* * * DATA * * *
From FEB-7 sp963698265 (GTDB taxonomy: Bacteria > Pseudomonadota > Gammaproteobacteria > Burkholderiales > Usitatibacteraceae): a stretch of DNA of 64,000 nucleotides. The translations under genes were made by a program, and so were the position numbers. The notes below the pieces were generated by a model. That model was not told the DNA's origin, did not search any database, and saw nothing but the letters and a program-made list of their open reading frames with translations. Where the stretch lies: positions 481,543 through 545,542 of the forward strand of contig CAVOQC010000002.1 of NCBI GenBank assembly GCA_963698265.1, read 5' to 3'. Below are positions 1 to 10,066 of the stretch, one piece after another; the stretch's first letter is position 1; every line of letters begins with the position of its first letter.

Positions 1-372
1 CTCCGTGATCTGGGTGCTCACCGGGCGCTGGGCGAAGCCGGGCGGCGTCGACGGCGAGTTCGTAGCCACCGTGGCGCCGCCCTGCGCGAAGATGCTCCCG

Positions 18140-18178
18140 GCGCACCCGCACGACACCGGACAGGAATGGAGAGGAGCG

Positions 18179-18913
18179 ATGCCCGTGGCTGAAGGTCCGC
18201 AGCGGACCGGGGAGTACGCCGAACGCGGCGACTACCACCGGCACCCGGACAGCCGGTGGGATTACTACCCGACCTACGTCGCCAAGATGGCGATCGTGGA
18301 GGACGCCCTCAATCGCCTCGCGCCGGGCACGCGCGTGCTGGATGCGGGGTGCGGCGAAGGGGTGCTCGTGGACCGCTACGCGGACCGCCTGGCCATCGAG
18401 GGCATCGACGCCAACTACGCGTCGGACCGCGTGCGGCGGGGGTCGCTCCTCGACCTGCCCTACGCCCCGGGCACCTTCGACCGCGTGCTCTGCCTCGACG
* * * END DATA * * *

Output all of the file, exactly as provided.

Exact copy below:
From FEB-7 sp963698265 (GTDB taxonomy: Bacteria > Pseudomonadota > Gammaproteobacteria > Burkholderiales > Usitatibacteraceae): a stretch of DNA of 64,000 nucleotides. The translations under genes were made by a program, and so were the position numbers. The notes below the pieces were generated by a model. That model was not told the DNA's origin, did not search any database, and saw nothing but the letters and a program-made list of their open reading frames with translations. Where the stretch lies: positions 481,543 through 545,542 of the forward strand of contig CAVOQC010000002.1 of NCBI GenBank assembly GCA_963698265.1, read 5' to 3'. Below are positions 1 to 10,066 of the stretch, one piece after another; the stretch's first letter is position 1; every line of letters begins with the position of its first letter.

Positions 1-372
1 CTCCGTGATCTGGGTGCTCACCGGGCGCTGGGCGAAGCCGGGCGGCGTCGACGGCGAGTTCGTAGCCACCGTGGCGCCGCCCTGCGCGAAGATGCTCCCG

Positions 18140-18178
18140 GCGCACCCGCACGACACCGGACAGGAATGGAGAGGAGCG

Positions 18179-18913
18179 ATGCCCGTGGCTGAAGGTCCGC
18201 AGCGGACCGGGGAGTACGCCGAACGCGGCGACTACCACCGGCACCCGGACAGCCGGTGGGATTACTACCCGACCTACGTCGCCAAGATGGCGATCGTGGA
18301 GGACGCCCTCAATCGCCTCGCGCCGGGCACGCGCGTGCTGGATGCGGGGTGCGGCGAAGGGGTGCTCGTGGACCGCTACGCGGACCGCCTGGCCATCGAG
18401 GGCATCGACGCCAACTACGCGTCGGACCGCGTGCGGCGGGGGTCGCTCCTCGACCTGCCCTACGCCCCGGGCACCTTCGACCGCGTGCTCTGCCTCGACG